Anaesthesia of Large Estuarine Crocodiles (Crocodylus porosus)
IAAAM 2014
Annabelle R. Olsson1,2*
1Boongarry Veterinary Services, Cairns, QLD, Australia; 2Wildlife Conservancy of Tropical Queensland, Cairns, QLD, Australia


The estuarine or Indo-Chinese crocodile (Crocodylus porosus) is a large, semi-aquatic reptile, which inhabits marine, estuarine and freshwater environments in the tropical and subtropical regions of India, southeastern Asia, Indonesia, Papua New Guinea, islands of the south Pacific and northern Australia.1 Historically, crocodiles have been physically restrained. This is potentially dangerous even under controlled conditions, and may require a team of 6–8 people. Chemical restraint has been used for more than 35 years, but has relied predominantly on administration of paralysing agents such as gallamine or more recently pancuronium, which effectively immobilise animals but result in very prolonged recoveries, and occasionally unexpected deaths. Recent research has focussed on agents that are safe, reliable and humane in large animals under varying environmental conditions.

Prior planning is critical to the success of safe anaesthesia, taking into consideration the prevailing environmental conditions, facilities and personnel available for monitoring, and the purpose for which the anaesthesia is required. Part of planning the procedure involves determining how, where and when the drug of choice is to be administered to the animal. Injection site may affect the reliability and efficacy of the drug being used.

Suboptimal environmental temperatures may affect the onset, duration and action of immobilising agents.2 The conditions during induction and maintenance of the animal are as important as during the recovery period, which could be between one and many hours. A constellation of signs should be monitored routinely, while constantly remembering that animals can suddenly change from appearing comatose to being very responsive. If prevailing conditions are extreme, postpone the procedure.

Midazolam, a benzodiazepine, provides good muscle relaxation for about 40–60 minutes, and is an effective anxiolytic. It provides some analgesia and can be used for minor procedures in combination with local anaesthetic, as a premedicant to enable intubation or for restraint and transport.3

Medetomidine is an effective and potent muscle relaxant and sedative with good analgesic properties. Recent research in estuarine crocodiles indicates an allometric relationship between body mass and dose rate of medetomidine.4,5 It produces immobilisation for 90 minutes or longer, and intubation is possible in large animals. It is readily reversible with atipamezole administered at equal dose by volume.2,4,5 Reversal is recommended since medetomidine produces sedation and can affect normal behaviour for up to 2 days following induction if unreversed.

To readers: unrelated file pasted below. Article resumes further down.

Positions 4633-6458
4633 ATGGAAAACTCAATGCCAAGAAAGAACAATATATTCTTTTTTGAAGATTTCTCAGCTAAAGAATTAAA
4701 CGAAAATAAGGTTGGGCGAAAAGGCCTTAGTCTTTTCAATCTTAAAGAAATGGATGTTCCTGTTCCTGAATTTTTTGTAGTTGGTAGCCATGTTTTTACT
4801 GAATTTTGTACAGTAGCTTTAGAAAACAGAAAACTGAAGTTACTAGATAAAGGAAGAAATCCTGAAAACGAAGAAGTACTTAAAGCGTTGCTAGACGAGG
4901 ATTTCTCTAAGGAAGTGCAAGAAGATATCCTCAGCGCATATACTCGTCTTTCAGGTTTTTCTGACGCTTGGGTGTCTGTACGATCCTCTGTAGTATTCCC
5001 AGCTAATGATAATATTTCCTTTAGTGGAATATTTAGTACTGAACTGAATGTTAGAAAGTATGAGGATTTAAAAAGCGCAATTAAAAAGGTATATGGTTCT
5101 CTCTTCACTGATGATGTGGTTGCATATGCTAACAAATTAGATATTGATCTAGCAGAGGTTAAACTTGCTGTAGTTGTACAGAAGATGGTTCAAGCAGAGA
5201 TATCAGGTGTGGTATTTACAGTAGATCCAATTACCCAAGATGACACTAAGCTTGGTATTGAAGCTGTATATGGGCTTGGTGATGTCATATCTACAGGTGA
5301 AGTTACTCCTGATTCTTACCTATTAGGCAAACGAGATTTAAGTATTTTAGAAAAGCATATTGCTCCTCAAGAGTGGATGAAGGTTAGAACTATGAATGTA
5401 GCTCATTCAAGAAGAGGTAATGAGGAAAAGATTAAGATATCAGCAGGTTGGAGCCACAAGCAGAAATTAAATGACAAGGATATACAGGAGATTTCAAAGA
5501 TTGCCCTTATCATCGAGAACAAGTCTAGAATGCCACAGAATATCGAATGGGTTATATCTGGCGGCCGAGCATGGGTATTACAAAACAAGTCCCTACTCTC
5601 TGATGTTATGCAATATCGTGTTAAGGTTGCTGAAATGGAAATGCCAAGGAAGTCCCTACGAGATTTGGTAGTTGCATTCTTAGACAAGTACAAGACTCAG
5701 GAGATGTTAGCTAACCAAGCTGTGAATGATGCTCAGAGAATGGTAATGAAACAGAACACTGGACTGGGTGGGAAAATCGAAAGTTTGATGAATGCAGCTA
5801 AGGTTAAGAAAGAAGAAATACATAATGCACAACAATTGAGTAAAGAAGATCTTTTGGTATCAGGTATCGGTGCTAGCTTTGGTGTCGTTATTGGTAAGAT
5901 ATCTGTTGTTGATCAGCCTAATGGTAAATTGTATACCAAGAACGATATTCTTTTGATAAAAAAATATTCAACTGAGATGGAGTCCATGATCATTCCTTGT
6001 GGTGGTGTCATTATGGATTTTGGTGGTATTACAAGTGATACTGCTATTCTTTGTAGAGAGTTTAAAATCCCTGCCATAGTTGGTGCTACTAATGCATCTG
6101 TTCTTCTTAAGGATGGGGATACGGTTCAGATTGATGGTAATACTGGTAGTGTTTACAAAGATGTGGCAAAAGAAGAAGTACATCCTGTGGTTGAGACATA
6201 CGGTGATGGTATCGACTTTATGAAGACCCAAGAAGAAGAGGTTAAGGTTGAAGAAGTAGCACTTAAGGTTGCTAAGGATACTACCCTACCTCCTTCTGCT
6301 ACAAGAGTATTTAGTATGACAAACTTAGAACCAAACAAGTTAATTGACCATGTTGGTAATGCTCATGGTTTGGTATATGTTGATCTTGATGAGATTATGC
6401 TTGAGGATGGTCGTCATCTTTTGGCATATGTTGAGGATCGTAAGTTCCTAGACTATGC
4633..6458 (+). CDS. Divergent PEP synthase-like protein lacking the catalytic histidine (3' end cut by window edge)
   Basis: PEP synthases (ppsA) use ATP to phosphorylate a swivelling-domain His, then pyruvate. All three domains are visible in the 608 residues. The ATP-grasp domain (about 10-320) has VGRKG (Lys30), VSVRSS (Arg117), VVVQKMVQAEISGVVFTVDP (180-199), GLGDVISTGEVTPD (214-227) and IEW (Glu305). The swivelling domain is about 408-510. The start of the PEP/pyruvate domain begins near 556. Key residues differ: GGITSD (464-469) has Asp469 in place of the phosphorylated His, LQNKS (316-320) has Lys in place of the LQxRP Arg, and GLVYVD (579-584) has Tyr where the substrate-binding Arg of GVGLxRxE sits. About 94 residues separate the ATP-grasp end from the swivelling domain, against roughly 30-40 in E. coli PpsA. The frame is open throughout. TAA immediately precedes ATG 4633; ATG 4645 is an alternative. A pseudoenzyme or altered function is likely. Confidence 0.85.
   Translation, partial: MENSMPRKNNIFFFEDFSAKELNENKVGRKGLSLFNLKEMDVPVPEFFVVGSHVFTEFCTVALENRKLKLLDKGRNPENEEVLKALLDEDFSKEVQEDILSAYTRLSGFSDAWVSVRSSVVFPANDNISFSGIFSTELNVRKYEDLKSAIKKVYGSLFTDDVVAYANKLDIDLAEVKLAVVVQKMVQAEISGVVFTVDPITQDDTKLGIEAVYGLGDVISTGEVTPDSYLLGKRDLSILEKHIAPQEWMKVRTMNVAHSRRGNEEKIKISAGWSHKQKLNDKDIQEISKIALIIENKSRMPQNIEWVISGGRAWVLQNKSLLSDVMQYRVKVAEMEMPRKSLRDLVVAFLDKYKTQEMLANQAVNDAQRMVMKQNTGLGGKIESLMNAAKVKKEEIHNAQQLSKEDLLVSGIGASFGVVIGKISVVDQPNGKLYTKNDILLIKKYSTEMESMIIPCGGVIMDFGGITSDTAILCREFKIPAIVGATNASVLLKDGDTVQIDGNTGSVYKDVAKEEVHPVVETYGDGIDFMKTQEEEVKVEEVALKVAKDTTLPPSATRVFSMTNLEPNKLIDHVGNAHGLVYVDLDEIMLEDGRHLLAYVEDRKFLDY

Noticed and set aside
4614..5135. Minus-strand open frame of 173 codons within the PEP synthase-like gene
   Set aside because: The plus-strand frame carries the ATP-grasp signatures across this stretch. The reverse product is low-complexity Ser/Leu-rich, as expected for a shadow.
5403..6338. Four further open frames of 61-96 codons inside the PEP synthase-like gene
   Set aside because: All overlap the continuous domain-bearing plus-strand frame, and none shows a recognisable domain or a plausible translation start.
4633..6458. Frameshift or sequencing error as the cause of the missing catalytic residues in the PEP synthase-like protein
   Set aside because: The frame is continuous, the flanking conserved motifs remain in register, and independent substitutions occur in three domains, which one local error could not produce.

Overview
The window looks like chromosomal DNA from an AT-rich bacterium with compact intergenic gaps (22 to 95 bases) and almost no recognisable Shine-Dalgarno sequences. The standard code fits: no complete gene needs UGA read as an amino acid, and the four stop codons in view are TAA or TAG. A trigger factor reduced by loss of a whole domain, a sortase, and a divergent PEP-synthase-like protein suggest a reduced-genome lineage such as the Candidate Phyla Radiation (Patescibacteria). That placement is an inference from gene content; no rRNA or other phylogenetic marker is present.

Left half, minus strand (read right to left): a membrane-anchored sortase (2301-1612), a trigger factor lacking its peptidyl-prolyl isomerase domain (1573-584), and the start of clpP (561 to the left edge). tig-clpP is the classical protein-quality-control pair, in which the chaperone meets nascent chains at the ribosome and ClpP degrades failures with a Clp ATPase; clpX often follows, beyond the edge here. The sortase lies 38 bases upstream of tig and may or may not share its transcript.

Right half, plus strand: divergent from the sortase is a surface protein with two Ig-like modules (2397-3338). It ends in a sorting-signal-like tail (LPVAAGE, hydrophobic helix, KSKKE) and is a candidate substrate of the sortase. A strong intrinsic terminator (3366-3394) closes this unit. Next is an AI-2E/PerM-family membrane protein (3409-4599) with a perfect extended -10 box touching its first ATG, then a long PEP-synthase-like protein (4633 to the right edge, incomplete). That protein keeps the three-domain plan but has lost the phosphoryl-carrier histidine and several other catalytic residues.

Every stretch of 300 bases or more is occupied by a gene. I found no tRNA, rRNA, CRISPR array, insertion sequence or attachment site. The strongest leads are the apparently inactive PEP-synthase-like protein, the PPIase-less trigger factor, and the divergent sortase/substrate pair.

Pancuronium in combination with midazolam or medetomidine has been used in large crocodiles. Neostigmine reverses pancuronium at preferred environmental temperatures, but appears highly unreliable at suboptimal temperatures.

In conclusion, safe anaesthesia of large crocodiles is achievable within certain limitations. However, the importance of appropriate planning, a competent team leader, experienced handlers and appropriate post-anaesthesia monitoring is absolutely critical. Chemical restraint should be chosen as an adjunct and not an alternative to good management by experienced handlers. It is important for veterinarians to be capable of providing humane, effective and safe immobilisation and anaesthesia for large crocodiles when required.


The author wishes to thank Dr. David Phalen of the University of Sydney, Mr. and Mrs. Peter Freeman of Hartleys Crocodile Adventures and North Queensland Wildlife Trust, and Mrs. Nick Stevens and David Leyden of Hartleys Creek Crocodile Farming Company.

* Presenting author

Literature Cited

1.  Thorbjarnarson J. Crocodiles: An Action Plan for their Conservation. Gland, Switzerland: International Union for the Conservation of Nature and Natural Resources; 1992: 136 pages.

2.  Olsson AR, Phalen DN. The effects of decreased body temperature on the onset, duration and action of medetomidine and its antagonist atipamezole in juvenile farmed estuarine crocodiles (Crocodylus porosus). Vet Anaesth Analg. 2013a;40:272–279.

3.  Olsson AR, Phalen DN. Comparison of biochemical stress indicators in juvenile captive estuarine crocodiles (Crocodylus porosus) following physical restraint or chemical restraint by midazolam injection. J Wildl Dis. 2013b;49:560–567.

4.  Olsson AR, Phalen DN. Preliminary studies of chemical immobilisation of captive juvenile estuarine (Crocodylus porosus) and Australian freshwater (C. johnstoni) crocodiles with medetomidine and reversal with atipamezole. Vet Anaesth Analg. 2012a;39:345–356.

5.  Olsson AR, Phalen DN. Medetomidine immobilisation and atipamezole reversal in large estuarine crocodiles, Crocodylus porosus, using metabolically scaled doses. Aust Vet J. 2012b;90:240–244.


Speaker Information
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Annabelle R. Olsson
Boongarry Veterinary Services
Cairns, QLD, Australia

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